Whyte of the long knives
24/05/2011 240 Comments
The news that Alastair Johnston and Paul Murray have been removed from the Rangers’ board, swiftly followed by reports that Martin Bain and Donald McIntyre have been suspended pending an inquiry into financial irregularities, is somehow still stunning despite its predictability. What makes these events remarkable is the lack of decorum. Whyte was always going to form his own board. In fact, I have been surprised that he has waited this long. (Some have suggested some legal i-dotting and t-crossing was required before Whyte could act). However, following most takeovers, the changing of the guard usually proceeds without much of a fuss or fanfare. The rules for how to remove board members varies from company to company, but the mechanics for a new owner to place his own directors on the board should be straightforward. When you own 85% of the company, you can have the directors of your choice. (Dave King’s board seat may be guaranteed by previous contracts related to his original investment). It is the style of this “night of the long knives” that marks a stunning departure for Rangers (or at least a leap back to pre-David Murray times).
This blog has nodded and winked at the extent of wrong-doing by prominent members of the Rangers board. I know for a fact that the actions of some board members would shock even those who has been following the financial fate of Rangers FC closely. At some point this was always going to explode. However, there are more questions than answers about Whyte’s motivations in acting now and in this manner.
Has Whyte had a sudden epiphany after getting access to the ‘real’ behind the scenes information? Contrary to popular myth ‘due diligence’ does not guarantee that a potential buyer gets access to all of the information he requests. The seller always has the right to simply withhold any data of his choice. The only obligation of the seller is to not tell outright lies about the prospects for the firm.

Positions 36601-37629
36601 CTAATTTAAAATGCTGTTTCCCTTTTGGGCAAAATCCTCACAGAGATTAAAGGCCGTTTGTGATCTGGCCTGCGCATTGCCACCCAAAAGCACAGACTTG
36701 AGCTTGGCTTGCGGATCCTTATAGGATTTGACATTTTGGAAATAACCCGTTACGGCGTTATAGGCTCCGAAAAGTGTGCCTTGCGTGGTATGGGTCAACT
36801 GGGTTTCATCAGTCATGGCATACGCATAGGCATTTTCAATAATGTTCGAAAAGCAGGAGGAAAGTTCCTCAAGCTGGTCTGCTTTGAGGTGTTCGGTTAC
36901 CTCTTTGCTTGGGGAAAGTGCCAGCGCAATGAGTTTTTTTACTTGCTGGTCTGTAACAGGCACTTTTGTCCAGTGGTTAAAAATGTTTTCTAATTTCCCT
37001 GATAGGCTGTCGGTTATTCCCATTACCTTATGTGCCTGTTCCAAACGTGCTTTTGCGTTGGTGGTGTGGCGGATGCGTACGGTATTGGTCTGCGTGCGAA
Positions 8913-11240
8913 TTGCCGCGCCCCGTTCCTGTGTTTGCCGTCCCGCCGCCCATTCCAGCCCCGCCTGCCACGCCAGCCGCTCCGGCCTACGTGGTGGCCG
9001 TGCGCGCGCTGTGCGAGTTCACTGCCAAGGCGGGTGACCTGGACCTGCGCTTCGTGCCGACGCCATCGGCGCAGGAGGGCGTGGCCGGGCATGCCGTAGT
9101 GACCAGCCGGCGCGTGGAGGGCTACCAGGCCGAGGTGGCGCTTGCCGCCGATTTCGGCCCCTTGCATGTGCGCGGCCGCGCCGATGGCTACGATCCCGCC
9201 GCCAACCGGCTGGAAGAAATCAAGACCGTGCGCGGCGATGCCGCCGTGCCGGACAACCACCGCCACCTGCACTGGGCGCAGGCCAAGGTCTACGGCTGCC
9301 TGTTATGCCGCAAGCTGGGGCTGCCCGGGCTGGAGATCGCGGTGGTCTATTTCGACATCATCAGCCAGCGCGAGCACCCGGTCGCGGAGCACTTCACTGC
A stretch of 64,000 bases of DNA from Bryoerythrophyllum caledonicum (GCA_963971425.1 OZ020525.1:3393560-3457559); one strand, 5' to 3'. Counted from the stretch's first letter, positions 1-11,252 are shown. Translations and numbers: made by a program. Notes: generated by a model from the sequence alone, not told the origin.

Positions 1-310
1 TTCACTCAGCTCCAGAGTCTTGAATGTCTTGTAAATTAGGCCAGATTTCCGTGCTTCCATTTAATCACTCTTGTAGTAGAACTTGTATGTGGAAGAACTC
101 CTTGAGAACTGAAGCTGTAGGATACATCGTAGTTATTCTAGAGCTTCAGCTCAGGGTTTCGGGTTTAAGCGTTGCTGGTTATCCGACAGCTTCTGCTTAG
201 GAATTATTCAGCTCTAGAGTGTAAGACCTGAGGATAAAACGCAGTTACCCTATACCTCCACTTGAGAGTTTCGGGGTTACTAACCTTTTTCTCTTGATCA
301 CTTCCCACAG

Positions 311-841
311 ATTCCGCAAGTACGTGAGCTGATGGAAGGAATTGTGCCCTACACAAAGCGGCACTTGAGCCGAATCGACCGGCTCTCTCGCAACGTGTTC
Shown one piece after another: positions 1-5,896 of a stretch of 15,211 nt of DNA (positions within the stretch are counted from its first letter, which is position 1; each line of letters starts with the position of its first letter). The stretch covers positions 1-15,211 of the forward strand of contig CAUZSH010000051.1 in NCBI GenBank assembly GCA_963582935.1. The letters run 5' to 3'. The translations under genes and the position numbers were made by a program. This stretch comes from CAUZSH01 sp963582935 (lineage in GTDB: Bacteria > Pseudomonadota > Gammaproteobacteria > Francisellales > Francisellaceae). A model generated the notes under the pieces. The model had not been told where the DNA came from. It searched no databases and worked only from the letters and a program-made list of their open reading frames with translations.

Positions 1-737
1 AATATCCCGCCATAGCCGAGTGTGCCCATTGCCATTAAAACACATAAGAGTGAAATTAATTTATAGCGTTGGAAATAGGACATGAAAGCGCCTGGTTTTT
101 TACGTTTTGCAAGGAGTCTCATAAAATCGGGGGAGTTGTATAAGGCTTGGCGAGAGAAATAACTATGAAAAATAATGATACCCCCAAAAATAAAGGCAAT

Alternatively, is this just a stage-managed event to portray the previous board as the villains who will be responsible for any failure to deliver on promises leaked to the media during the long takeover process?
Are Martin Bain and Donald McIntyre under investigation for EBT-related activities or is this a separate issue altogether? I can say that the EBT-related activities of board members was not some rogue action secretly executed by one or two individuals. To a fault, board members over-communicated what they were doing. If today’s news is EBT-related, then I would be ready to declare these dramatic moves as a smokescreen to distract from other actions. Every Rangers FC board member since 2001 will have been aware of the EBT. I know of five who definitely had detailed involvement in its operation. Two of these directors remain on the board.
We cannot ignore the fact that as executive directors, Bain and McIntyre will be on significant salaries and will likely have some job security through multi-year contracts. Such contracts can only be terminated for ’cause’. Such cause has to be very serious for terminations to be upheld, but if a case can be made that shows the executive to be untrustworthy, the terminations will stick. This could all just simply be a pretext to fire two highly paid people without having to pay them for the remainder of their contracts.
The refusal of Alastair Johnston and Paul Murray to resign is a further sign of their deep misgivings about the new Rangers ownership. That Johnston broke with the standard cover story about ‘confidence’ over the tax case to express concerns that Whyte had shown no proof of having the funds to pay such a bill would have made his removal inevitable. That Paul Murray broke ranks to try to organise an alternative financing program to thwart Whyte’s advances will also have marked his cards. However, this is just standard corporate politics and normally defeated directors in a hostile takeover fall on their swords. This is inevitable when 85% of the shares are held by one shareholder. That both Johnston and Murray have tried to make as big of a splash on their departures as possible can be interpreted as a warning. I am bound by a promise of confidentiality to a source of information, but I know that Johnston and Murray would have solid reasons (not tax case related) to want to send a warning to the Rangers support at-large.
It will be interesting to see how willing and/or able these four directors will be to speak to the media (old and new). Even if gag-agreements are in place leaks happen in the normal course of events. The challenge will be for the Scottish media to publish their comments. Most Scottish media outlets will want to continue dining on the easy meals of succulent lamb fed from Ibrox. Journalists whose salaries depend on getting their quota of transfer exclusives and interviews with players will fear retribution for printing anything not approved by the new politburo. However, I suspect that Hay McKerron will be busier than they ever imagined in the coming weeks.